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Uncaptcha: Defeating Google's audio reCaptcha with 85% accuracy (github.com)
91 points by nreece 11 months ago | hide | past | web | favorite | 26 comments



> From there, each number audio bit is uploaded to 6 different free, online audio transcription services (IBM, Google Cloud, Google Speech Recognition, Sphinx, Wit-AI, Bing Speech Recognition)

Gotta love that they're using Google's cloud resources to defeat Google's reCaptcha


Didn't people use google reverse image search to defeat the image-based recaptcha a while back?


There are some confounding factors (from my reading) - a.) the more likely Google thinks you are a human, the easier the tests/less tests you have to pass - are they repeating the test on the same computer all the time or are they mixing it up some how b.) the README states Google uses some of your interaction speed times/history with internet/Google to determine level of difficulty of captcha - if it's the same computer - and they repeat the tests on the same computer, are they just getting easier tests the better it gets? (My experience with visual captchas is I would be happy to get 85% success rate with those). They probably are not seeding the computer with 9 days of simulated activity to get the easiest captcha suite to make it seem human or are they? c.) since there could be multiple tests if Google thinks you are a computer, are they counting successful attempts in an ultimately unsuccessfuly run - is passing 5 then failing the 6th count as 5 success /1 failure or 1 failure?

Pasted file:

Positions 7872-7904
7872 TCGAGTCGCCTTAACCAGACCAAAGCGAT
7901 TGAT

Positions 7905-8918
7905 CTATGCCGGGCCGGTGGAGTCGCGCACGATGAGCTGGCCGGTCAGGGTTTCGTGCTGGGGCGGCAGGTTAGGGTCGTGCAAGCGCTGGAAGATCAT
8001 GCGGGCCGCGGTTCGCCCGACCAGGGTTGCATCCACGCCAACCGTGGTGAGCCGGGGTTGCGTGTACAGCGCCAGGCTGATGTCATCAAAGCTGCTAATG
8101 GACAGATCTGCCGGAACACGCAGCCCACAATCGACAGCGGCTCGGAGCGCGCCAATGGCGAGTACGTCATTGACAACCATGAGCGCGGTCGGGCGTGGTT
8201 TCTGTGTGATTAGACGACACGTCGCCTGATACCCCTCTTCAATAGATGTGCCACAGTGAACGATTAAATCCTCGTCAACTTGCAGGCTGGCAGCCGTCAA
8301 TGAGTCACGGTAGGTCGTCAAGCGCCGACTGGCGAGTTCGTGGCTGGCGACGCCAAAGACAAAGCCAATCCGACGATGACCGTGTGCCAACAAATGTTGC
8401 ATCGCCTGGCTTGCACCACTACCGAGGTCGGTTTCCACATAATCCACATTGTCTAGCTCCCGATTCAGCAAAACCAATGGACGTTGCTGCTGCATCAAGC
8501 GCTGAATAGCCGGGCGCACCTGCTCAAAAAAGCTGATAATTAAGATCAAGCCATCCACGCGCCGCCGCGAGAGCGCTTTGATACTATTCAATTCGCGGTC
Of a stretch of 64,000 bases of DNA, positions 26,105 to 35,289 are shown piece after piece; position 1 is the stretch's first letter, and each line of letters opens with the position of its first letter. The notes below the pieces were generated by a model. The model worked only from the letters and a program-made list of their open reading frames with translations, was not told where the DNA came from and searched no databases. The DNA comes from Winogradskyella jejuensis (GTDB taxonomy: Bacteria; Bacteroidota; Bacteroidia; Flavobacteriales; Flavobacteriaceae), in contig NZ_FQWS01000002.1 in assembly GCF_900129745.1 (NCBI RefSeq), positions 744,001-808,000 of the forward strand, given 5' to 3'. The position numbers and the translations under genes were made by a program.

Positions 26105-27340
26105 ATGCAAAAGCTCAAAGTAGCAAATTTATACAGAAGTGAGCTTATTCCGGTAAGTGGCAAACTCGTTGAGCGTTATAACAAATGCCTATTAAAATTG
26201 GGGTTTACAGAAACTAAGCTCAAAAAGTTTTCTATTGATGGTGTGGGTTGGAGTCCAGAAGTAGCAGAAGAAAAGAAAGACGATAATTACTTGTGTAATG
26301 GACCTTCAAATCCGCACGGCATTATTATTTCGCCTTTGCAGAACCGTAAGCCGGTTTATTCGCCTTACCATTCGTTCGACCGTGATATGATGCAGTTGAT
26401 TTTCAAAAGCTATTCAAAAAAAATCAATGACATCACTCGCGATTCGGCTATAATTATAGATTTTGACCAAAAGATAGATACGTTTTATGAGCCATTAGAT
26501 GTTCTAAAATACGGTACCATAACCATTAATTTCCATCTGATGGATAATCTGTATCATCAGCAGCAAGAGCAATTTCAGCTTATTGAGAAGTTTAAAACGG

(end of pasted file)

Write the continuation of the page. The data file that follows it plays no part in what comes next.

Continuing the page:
I’d love for this to be a browser plugin. I don’t stay logged into google or let them set cookies, and some days I think that instead of doing machine learning in house, they just farm it out to people like me by holdings random sites hostage.


Actually you're helping to classify their datasets for ML purposes, so in a sense you're tilling their farm for them (while also helping ensure the site you're on has less spam than it would otherwise).


I usually make small mistakes identifying things, intentionally.


What's the point? If it's to "stick it to the man!", it won't have any effect because they are probably using multiple ratings from different users to classify things (in average people will be right).


And it will now be, on average, a hair less right, or less confident, or maybe just less confident in sildur’s classifications.